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Thursday, August 09, 2012

FTC Fines Google $22.5 Million, Leads in Cookie Enforcement

By Mehmet Munur

As widely expected, the FTC issued a civil penalty against Google for violating Safari web browser users’ cookie settings. The default setting for the Safari web browser would have blocked Google’s advertising cookies. However, Google allegedly used a work around to place a cookie that then resulted in other Google tracking cookies to be placed on the users’ devices. Google also represented that the opposite would be true for Safari users. The FTC issued a monetary penalty of $22.5 million dollars mostly due to the fact that Google was already subject to the FTC order for the Google Buzz launch issues. The large civil penalty drives home the message that privacy settings on users' devices matter. Their violation—no matter how technical—may result in enforcement actions and fines.

The fine is the largest civil penalty in FTC’s history. It is also the FTC’s third settlement relating to cookies, after the Chitika enforcement action and the ScanScout enforcement action. The settlement also represents another enforcement action and first fine relating to the U.S. Department of Commerce EU Safe Harbor—due to the underlying consent order. The Department of Justice complaint lists three causes of action: (1) collecting covered data under the initial Google Consent Order, (2) serving targeted advertising in violation of the initial Google Consent Order, and (3) misrepresenting the National Advertising Initiative compliance under the initial Google Consent Order. In the proposed order, Google agrees to (1) pay the civil penalty, (2) delete the tracking cookies, and (3) report its compliance.

Interestingly, Commissioner Roach dissented from the consent decree because he did not believe that Google should be able to deny liability in this setting.  He thought this was the case because it was Google’s second time violating the FTC Act and this was a violation of an already existing consent order. He also argued that the civil penalty was small compared to Google’s revenue and profits, and, therefore, would not prevent others from engaging in similar conduct. The Commission responded in a statement to Commissioner Roach’s dissent and stated that the fine was in the public interest and that it was historic. However, the remaining commissioners appeared to confirm the notion that this was a technical violation and that it did not last for long and that it Google did not profit much from it. As a result, the differentiating factor between the Google and Chitika enforcement actions relating to cookies appear to be that Google was already under a consent order.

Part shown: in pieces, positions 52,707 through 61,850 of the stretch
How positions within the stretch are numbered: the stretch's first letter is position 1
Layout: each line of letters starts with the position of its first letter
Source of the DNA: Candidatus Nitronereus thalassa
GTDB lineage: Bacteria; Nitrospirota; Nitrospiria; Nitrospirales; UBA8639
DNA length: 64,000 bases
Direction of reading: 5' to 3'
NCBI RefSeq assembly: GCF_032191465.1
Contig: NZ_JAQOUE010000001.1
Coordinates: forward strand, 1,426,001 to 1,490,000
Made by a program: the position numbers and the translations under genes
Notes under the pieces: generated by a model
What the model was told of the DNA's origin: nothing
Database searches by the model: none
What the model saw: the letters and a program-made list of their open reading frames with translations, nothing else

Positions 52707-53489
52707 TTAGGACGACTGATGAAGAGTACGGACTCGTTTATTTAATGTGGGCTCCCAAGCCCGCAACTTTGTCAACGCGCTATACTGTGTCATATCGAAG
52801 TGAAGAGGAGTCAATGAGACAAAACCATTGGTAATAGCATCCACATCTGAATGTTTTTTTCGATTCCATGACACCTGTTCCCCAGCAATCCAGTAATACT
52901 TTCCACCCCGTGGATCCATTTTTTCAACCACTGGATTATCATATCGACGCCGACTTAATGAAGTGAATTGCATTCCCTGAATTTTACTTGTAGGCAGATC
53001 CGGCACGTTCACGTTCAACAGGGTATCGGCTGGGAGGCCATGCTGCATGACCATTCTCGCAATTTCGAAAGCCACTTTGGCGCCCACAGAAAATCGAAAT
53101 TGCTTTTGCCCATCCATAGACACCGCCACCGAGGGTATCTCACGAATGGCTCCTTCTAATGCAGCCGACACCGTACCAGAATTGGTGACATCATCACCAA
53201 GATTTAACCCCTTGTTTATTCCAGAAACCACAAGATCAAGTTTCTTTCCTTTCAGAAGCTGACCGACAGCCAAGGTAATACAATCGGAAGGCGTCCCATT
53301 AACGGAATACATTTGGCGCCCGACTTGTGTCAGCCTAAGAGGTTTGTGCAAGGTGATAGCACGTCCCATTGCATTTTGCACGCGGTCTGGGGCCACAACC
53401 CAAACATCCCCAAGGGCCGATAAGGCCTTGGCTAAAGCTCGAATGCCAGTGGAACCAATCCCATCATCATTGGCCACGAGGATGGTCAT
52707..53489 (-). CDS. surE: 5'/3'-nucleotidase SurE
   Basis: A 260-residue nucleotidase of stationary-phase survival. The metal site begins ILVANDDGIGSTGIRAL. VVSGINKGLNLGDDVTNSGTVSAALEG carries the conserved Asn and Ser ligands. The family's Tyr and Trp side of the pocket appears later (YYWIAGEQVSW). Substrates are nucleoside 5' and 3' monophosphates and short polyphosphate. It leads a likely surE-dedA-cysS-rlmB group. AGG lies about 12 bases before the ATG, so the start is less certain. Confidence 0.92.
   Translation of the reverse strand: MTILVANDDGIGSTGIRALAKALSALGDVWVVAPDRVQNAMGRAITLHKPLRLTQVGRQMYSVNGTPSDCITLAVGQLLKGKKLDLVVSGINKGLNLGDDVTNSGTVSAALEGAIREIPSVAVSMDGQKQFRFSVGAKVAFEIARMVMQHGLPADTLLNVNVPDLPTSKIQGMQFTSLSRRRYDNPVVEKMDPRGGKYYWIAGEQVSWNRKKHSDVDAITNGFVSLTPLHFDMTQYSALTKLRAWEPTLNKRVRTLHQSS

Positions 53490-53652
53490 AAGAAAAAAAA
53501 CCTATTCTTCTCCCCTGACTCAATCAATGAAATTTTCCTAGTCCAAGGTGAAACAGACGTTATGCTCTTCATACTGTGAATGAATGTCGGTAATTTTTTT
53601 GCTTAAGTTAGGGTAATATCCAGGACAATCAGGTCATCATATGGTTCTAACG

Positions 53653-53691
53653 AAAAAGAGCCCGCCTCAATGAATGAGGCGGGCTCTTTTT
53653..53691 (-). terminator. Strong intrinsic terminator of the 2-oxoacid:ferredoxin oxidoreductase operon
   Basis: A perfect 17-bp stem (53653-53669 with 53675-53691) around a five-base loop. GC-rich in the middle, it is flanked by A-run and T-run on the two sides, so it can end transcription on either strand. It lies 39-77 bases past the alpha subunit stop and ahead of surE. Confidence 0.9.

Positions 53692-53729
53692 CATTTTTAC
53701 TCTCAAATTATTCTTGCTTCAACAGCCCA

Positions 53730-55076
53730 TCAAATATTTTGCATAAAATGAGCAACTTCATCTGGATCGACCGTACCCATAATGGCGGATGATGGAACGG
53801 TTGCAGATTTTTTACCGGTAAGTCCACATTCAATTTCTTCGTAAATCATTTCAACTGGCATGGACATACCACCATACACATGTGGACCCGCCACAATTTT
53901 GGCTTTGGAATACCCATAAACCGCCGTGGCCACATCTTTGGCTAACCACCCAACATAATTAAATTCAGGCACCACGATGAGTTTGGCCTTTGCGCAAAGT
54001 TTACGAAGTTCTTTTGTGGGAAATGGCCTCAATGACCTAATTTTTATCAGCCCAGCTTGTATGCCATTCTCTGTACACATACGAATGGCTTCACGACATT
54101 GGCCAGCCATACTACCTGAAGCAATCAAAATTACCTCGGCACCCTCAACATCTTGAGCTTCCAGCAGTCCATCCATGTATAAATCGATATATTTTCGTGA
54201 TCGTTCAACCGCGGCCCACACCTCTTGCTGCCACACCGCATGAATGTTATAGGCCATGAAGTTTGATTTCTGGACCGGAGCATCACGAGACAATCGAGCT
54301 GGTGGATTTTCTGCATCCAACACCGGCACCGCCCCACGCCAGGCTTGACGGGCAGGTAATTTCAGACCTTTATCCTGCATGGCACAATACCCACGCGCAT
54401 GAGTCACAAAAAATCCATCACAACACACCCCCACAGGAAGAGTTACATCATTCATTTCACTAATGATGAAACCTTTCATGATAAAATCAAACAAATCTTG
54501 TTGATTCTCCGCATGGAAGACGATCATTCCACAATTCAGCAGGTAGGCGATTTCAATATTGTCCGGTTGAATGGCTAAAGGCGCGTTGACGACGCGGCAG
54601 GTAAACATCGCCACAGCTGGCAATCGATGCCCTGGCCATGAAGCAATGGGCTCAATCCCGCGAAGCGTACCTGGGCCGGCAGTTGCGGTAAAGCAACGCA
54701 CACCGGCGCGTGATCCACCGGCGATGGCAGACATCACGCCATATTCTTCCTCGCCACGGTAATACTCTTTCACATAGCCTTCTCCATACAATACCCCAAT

The civil penalty establishes the FTC as the leading privacy enforcement agency in the world, at least in my mind. While the Chitika enforcement action may have been technical in nature and likely did not get the attention of many technology companies, this civil fine will grab headlines and drive the message home unlike any enforcement action before it. Users’ privacy settings on their devices matter. If you violate them, you may be subject to an enforcement action or even a fine. I doubt, however, that the FTC will start getting the respect it deserves from the European regulators.

You may read about more about how Google placed cookies on users’ devices in violation of their browser settings on the FTC’s Chief Technologist’s blog here.

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